As a BL fan myself, I’m not very happy about the stereotypes associated with fujoshi and the other fan labels. But I really do hope that this impressions change for the better in the future. But the way I see it right now, it’s not going to happen soon, unless something major happens. Anyway, thank you very much for dropping and sharing your views about this issue. I appreciate it. Do you consider yourself a fujoshi? Have a lovely day. Cheers!

      Liked by 1 person

      1. Ah, OK – I misunderstood it, then. My mistake!

        Regarding WataMote, that’s such a curious and disappointing case. I love the manga and I think it’s both hilarious and very much on point – the mangaka came from fandom and she mostly writes BL (I think this was her first non-BL manga), and I love all the winks and nods and the “yep, been there, done that” feeling. Sure, Kae starts out as fat and it’s not an entirely respectful depiction, but on the other hand more than once we see that it doesn’t really matter, and even those guys who came to like her for her good looks eventually get over it and realize that her looks are not what matters. And all the other BL fans in the story are non-stereotypical – quite pretty girls, at least one of whom is mentioned to have a boyfriend and everything.

        The anime, though, was a very clear case of the creative staff not getting it. It went from “gently poking fun at ourselves” to “outsiders poking mean-spirited fun at us”. From the terrible performance by Kae’s seiyuu (Kobayashi Yuu was so miscast it’s not even funny) and the horrible “fat voice” to the reorganizing of the timeline ending up in scenes like Kae apparently going gaga over merch for a fandom she’s not even in anymore… it was just so disappointing.

        Personally I’ve been a “fujoshi” before the word even existed, heh. Maybe that’s why I can’t find myself liking the word, not even in reclaimed usage.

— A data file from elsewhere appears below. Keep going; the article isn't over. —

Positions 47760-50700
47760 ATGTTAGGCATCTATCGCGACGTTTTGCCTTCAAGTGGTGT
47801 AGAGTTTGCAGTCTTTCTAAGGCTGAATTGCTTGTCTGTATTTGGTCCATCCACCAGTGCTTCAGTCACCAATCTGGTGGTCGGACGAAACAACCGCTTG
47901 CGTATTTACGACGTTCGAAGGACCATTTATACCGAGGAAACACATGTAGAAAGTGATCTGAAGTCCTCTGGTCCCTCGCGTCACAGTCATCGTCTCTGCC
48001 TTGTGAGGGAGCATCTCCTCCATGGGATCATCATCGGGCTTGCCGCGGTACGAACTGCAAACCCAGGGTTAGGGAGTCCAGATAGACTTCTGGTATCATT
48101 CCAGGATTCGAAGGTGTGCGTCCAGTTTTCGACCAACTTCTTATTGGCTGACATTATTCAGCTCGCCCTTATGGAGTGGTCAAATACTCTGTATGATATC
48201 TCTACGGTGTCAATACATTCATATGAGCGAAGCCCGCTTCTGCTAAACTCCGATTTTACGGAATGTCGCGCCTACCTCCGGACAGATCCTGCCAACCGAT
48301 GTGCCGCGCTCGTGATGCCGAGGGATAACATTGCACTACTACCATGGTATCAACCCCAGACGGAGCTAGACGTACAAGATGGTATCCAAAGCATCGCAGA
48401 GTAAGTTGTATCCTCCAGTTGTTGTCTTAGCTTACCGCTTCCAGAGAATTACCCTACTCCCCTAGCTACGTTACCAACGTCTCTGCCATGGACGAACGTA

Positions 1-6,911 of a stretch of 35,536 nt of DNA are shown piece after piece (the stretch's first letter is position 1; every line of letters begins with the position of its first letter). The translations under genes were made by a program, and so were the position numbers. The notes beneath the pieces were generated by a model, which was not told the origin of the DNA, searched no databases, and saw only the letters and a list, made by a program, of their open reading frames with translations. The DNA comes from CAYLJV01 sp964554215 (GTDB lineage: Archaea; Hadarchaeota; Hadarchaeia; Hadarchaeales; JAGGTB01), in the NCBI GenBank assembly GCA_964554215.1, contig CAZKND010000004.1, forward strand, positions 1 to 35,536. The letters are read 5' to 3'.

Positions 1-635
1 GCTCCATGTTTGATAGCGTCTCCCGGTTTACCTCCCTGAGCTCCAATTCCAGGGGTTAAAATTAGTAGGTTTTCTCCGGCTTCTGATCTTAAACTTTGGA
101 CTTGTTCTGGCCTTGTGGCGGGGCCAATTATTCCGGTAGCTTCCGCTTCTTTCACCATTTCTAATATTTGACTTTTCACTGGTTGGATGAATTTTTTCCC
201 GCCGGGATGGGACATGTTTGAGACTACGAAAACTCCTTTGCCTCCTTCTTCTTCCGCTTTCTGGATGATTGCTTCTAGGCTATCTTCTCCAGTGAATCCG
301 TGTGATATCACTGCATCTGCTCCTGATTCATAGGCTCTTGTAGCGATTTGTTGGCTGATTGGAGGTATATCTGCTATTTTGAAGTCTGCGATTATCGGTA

Liked by 1 person

      2. No problem. 🙂

        Oh my gosh. I know, right? I also like the manga, and I was so excited when the anime was announced. Then I watched it, and just like you, I was very dismayed about the fat voice. I’m like, hello? Voices don’t change drastically just because you lost weight. Sigh.

        And oh my gosh, speaking of the mangaka’s other BL series, I have read them and they’re hilarious. I wouldn’t say they’re masterpieces, but they’re entertaining. I think I like WataMote more than her BL series, to be honest. That anime was just disappointing. But it’s OK, I guess, if you watch it just to be entertained and not think too much analytically about it.

        Oh, I see. So do you still consider yourself a fujoshi now? No? I’ve only really been actively reading/watching yaoi for 2-3 years. I’ve watched and read some shounen-ai here and there before, but not at the level that I’m doing now. Anyway, thanks again for dropping by. I appreciate you sharing your opinions about this matter. Cheers!

        Like

  6. Excellent posting. I think that, for me, the biggest problem I have with yaoi has been the overuse of certain tropes. Like the regular run of non-consenual physical contact leading to love. I do wonder if the engative connotations attached to the fandom would fade if more realistic depictions appeared. For example, I understand that Shimanami Tasogare is marvellously realistic (though I’ve not read it so couldn’t vouch for it directly).

    Liked by 1 person

    1. Thank you, Matt. Indeed, but to be fair, yaoi is not the only genre that overuse tropes. Mainstream anime is far from innocent either. However, I agree with you that the non-consensual sexual contacts are just too…sigh. Hmmm. To be honest, I’m not sure. If more realistic depictions appear, sure, it’s going to be awesome and more socially relevant, but I think that it’s going to lose a big percentage of the fandom. But who knows? Perhaps not. Oh, I’m not familiar of Shimanami Tasogare. I’ll hunt for it and check it out. Thanks for the info!

      Liked by 1 person

      1. Oh, absolutely, mainstream anime is certainly at fault too. It’s an unfortunate side of anime, for sure, but I’m not sure what it’ll take to change it at this point.
        I think it would depend on the shows and what people are watching. Any changes to an established genre will always risk turning people off, but sometimes it draws new people in too. It’s one of things that’s hard to judge unless it actually happens.

        Liked by 1 person

      2. Indeed. Who knows what’s going to happen. We can only know when it happens. And true, any change would turn off some but would definitely attact new ones. We’ll see if I’ll be included in the ones who will be turned off or if I’ll like this genre even better. Thanks!

        Liked by 1 person